Airframe Induced Iridescence

Lillian Kwok captured this aircraft low over North London.   It sails through sunlit moist air its wings, engines and tail plane casting long shadows.   Its wings rather than any engine exhaust leave intense iridescent trails.   Airflow over the airframe causes water vapour to condense into tiny droplets and then sunlight and diffraction do their colourful work.

All images ©Lillian Kwok, shown with permission

Droplets condense

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Air travels faster over convex surfaces. It expands and cools.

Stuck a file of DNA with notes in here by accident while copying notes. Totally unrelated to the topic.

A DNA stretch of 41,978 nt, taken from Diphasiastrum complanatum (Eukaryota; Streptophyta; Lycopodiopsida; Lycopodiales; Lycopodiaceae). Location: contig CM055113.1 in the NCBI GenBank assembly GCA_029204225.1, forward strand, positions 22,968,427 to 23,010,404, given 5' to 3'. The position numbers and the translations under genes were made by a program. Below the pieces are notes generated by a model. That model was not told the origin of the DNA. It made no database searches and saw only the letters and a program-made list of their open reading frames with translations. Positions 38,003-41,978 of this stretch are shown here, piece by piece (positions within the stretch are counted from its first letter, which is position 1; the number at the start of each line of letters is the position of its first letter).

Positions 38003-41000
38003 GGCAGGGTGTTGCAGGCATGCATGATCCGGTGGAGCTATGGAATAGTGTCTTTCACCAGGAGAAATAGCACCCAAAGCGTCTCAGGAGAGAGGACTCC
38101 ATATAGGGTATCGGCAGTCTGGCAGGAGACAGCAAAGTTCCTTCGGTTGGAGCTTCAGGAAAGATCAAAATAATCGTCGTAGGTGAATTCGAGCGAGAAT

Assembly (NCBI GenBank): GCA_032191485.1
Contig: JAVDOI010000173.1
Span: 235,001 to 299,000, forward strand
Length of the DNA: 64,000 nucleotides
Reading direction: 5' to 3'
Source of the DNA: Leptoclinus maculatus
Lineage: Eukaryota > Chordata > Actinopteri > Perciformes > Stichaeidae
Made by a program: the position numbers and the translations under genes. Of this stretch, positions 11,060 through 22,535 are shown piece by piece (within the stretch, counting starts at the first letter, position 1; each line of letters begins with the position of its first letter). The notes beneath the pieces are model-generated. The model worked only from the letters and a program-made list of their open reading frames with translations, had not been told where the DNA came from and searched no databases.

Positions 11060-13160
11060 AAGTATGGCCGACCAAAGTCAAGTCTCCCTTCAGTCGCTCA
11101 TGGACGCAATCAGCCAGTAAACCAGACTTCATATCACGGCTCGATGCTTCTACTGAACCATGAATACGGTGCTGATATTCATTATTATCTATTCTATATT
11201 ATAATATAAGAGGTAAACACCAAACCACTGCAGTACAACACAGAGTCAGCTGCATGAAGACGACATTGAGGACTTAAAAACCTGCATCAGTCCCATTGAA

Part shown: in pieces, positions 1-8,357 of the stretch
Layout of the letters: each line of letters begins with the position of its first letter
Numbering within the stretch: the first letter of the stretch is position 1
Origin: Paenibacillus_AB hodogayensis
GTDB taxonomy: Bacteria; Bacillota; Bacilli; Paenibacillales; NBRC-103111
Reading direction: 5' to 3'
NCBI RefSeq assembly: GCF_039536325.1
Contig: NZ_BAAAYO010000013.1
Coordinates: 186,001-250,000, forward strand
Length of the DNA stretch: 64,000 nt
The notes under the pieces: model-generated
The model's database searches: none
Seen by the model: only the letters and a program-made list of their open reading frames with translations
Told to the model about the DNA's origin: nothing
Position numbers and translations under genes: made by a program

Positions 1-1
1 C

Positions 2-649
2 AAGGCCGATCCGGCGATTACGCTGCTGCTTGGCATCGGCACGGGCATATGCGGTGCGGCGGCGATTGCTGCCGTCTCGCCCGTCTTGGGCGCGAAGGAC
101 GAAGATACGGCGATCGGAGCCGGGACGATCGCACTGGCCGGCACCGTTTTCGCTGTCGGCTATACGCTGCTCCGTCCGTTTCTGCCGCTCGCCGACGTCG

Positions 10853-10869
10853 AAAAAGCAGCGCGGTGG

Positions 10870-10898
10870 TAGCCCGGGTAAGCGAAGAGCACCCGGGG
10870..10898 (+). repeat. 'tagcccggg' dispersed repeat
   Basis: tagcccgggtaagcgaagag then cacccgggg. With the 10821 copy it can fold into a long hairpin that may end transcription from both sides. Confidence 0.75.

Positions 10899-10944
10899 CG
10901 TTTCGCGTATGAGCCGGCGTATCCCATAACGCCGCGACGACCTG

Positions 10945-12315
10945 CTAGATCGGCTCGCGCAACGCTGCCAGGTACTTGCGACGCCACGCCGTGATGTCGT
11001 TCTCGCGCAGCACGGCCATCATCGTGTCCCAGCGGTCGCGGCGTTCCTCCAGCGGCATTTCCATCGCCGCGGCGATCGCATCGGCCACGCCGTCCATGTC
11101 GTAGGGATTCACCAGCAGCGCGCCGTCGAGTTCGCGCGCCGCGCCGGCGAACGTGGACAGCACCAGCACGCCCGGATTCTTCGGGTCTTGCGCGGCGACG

Air passing over the top of wings or convex fuselage sections travels faster, expands and adiabatically cools. If the air is sufficiently humid, as here, water vapour then condenses out into a cloud of small droplets. We see the same when pileus cloud forms atop thunder heads or banner clouds wave from mountain peaks..

The iridescent colours are produced by individual water droplets diffracting sunlight. When the droplets are locally of similar size they all diffract their coloured light into the same direction and so colours become evident to us.